An equipment operator with the Fort Stewart-Hunter Army Airfield Forestry Branch ignites a baseline fire upwind along a dirt road in the installation's training area, April 23 on Fort Stewart.
1 / 5 Show Caption + Hide Caption – An equipment operator with the Fort Stewart-Hunter Army Airfield Forestry Branch ignites a baseline fire upwind along a dirt road in the installation's training area, April 23 on Fort Stewart. (Photo Credit: Molly Cooke) VIEW ORIGINAL
Members of the Fort Stewart-Hunter Army Airfield Forestry Branch prepare for a
controlled burn, April 23 on Fort Stewart. Prior to a burn, the Forestry Branch plans extensively to ensure that factors such as weather and natural resources are taken into consideration.
2 / 5 Show Caption + Hide Caption – Members of the Fort Stewart-Hunter Army Airfield Forestry Branch prepare for a
controlled burn, April 23 on Fort Stewart. Prior to a burn, the Forestry Branch plans extensively to ensure that factors such as weather and natural resources are taken into consideration. (Photo Credit: Kevin Larson)
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A smoke plume is seen from above following a controlled burn, April 23 on Fort Stewart, Georgia. The contracted helicopter is used to drop small balls of incendiary substances to burn hardwood plants in the Fort Stewart-Hunter Army Airfield training area, April 23 on Fort Stewart.
3 / 5 Show Caption + Hide Caption – A smoke plume is seen from above following a controlled burn, April 23 on Fort Stewart, Georgia. The contracted helicopter is used to drop small balls of incendiary substances to burn hardwood plants in the Fort Stewart-Hunter Army Airfield training area, April 23 on Fort Stewart. (Photo Credit: Molly Cooke) VIEW ORIGINAL
An equipment operator with the Fort Stewart-Hunter Army Airfield Forestry Branch extinguishes a fire at the base of a long leaf pine tree during a controlled burn, April 23 on Fort Stewart, Georgia.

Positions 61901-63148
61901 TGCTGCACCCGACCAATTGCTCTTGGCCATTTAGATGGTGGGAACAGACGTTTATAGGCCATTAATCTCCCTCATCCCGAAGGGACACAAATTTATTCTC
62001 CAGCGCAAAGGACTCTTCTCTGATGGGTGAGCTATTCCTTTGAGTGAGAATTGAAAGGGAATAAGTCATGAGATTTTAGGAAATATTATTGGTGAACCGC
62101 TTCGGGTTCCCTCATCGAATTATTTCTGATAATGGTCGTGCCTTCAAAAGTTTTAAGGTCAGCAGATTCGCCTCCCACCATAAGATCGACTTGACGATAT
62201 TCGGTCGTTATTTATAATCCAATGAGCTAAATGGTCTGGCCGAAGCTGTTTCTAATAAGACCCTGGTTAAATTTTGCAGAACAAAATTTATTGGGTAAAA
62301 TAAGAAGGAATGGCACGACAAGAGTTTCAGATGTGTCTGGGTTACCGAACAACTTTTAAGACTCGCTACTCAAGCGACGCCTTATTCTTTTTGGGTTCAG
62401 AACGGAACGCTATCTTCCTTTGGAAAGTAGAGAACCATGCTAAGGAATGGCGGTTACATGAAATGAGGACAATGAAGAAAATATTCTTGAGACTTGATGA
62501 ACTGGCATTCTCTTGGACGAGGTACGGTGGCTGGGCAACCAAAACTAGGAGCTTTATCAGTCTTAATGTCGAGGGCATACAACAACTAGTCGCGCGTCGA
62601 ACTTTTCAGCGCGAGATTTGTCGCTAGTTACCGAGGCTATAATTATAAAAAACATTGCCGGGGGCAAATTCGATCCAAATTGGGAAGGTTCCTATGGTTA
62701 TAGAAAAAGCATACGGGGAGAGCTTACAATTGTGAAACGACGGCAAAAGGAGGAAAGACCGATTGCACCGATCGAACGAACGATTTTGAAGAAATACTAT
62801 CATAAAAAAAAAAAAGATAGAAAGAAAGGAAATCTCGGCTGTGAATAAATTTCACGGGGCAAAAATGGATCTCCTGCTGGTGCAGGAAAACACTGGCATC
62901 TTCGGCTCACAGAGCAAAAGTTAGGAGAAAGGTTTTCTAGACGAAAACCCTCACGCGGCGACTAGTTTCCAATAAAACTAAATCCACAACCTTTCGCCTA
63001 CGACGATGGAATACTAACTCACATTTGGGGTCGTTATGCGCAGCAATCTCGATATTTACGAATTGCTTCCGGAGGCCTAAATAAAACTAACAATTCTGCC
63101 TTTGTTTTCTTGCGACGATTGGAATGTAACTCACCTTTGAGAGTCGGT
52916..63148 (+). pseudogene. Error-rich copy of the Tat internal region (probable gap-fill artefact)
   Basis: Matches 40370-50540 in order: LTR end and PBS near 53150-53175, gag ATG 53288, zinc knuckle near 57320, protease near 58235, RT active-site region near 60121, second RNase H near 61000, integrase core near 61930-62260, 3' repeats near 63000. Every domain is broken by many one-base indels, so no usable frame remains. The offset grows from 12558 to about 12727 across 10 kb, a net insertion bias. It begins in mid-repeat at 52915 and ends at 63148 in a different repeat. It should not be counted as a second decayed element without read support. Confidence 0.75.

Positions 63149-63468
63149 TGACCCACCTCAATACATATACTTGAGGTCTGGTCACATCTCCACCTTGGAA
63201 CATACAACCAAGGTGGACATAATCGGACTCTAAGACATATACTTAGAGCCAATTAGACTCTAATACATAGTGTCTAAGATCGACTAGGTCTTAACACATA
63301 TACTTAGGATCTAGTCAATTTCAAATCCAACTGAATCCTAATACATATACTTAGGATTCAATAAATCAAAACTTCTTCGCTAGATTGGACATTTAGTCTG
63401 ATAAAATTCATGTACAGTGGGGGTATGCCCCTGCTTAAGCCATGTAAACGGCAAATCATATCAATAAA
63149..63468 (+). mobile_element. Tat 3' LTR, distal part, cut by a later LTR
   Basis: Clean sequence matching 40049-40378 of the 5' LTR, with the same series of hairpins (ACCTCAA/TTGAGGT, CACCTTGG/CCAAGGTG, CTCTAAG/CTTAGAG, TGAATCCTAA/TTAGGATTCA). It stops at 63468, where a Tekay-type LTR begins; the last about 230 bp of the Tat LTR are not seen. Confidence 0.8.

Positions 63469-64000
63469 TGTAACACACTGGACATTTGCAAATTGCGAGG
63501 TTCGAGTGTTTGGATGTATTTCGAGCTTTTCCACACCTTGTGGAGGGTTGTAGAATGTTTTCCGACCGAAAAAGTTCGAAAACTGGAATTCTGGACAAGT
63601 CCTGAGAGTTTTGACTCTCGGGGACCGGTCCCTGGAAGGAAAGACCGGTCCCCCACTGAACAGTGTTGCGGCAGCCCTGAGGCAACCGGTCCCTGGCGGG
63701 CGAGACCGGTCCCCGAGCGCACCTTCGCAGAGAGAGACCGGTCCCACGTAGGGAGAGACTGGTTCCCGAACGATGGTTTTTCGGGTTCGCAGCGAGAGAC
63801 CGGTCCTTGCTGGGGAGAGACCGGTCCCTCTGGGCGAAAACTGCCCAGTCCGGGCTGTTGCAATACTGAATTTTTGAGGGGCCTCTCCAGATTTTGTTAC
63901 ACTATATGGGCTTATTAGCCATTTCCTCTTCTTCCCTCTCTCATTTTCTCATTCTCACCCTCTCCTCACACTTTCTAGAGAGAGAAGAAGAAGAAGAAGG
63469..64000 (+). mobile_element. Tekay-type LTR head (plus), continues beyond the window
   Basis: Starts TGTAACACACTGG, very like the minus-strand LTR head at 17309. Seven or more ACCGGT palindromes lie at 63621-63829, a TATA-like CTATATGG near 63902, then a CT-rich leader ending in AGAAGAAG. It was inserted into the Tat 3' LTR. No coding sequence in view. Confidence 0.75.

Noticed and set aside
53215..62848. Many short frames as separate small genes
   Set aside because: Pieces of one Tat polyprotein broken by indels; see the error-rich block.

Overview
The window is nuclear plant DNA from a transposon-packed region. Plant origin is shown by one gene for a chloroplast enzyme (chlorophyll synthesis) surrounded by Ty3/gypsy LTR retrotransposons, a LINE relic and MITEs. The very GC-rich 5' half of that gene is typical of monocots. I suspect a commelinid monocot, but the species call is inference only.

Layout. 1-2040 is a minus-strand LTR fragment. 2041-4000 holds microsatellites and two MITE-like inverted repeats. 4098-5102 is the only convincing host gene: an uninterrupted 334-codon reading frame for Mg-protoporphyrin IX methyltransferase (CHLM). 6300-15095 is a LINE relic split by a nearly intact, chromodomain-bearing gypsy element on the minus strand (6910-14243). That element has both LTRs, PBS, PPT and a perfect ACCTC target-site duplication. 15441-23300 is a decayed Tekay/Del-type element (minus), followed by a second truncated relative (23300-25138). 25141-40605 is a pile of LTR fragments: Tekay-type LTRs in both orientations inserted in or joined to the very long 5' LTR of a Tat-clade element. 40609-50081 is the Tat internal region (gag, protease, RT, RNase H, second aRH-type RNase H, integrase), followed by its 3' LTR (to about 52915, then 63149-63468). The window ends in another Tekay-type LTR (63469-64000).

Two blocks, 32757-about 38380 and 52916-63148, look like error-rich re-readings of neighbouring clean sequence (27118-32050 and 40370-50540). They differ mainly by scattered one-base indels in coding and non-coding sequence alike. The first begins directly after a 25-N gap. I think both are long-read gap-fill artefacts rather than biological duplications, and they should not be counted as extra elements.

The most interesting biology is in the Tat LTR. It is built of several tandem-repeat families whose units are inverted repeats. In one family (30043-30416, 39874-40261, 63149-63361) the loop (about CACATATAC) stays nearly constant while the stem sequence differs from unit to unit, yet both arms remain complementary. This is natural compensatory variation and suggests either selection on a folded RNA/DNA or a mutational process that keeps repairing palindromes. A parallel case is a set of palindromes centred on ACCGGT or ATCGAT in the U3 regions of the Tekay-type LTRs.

4 / 5 Show Caption + Hide Caption – An equipment operator with the Fort Stewart-Hunter Army Airfield Forestry Branch extinguishes a fire at the base of a long leaf pine tree during a controlled burn, April 23 on Fort Stewart, Georgia. (Photo Credit: Molly Cooke) VIEW ORIGINAL
A smoke plume covers the horizon following a controlled burn, April 23 on Fort Stewart, Georgia. A large smoke plume hap-pens from several small fires burning together quickly to form a large fire.
5 / 5 Show Caption + Hide Caption – A smoke plume covers the horizon following a controlled burn, April 23 on Fort Stewart, Georgia. A large smoke plume hap-pens from several small fires burning together quickly to form a large fire. (Photo Credit: Molly Cooke) VIEW ORIGINAL

If you’ve been on Fort Stewart for a while, you may have noticed the smoke in the skies this time of year. No worries, it’s totally under control.

The installation’s fire management team in the Directorate of Public Work’s Forestry Branch conducts controlled burns December through June every year.

The main reason for the burns is to sustain a high level of troop training, said Bryan Whitmore, fire management supervisor.

“Fort Stewart Forestry is the biggest prescribed burn program in the county,” he said. “We burn approximately 115,000 acres a year.”

Training can and will start fires, Whitmore said. Prescribed burning reduces the intensity and frequency of the fires sparked by training.

The weather plays a major factor in a prescribed burn. Whitmore said there are weather conditions—things like wind speed and direction, humidity, and recent rain—that must be considered before the fire is even lit.

“Before we even burn a block or think about burning a block, we make sure that area’s weather is going to be in prescription, to make sure the fire stays under control and does what we want it to do,” he said.

The prescribed burning also helps recover endangered species like the red cockaded-woodpecker, gopher tortoise, frosted flat wood salamander, Whitmore said.

It also helps perpetuate the long leaf wiregrass ecosystem. The ecosystem has been diminished to 3% if its native range, Whitmore said.

“We plant up to 200 acres of long leaf pine a year,” he said.

A recent controlled burn in the training area was a little less than 300 acres, but the plume of smoke covered the horizon. The large smoke plume happens from several small fires burning together quickly to form a large fire.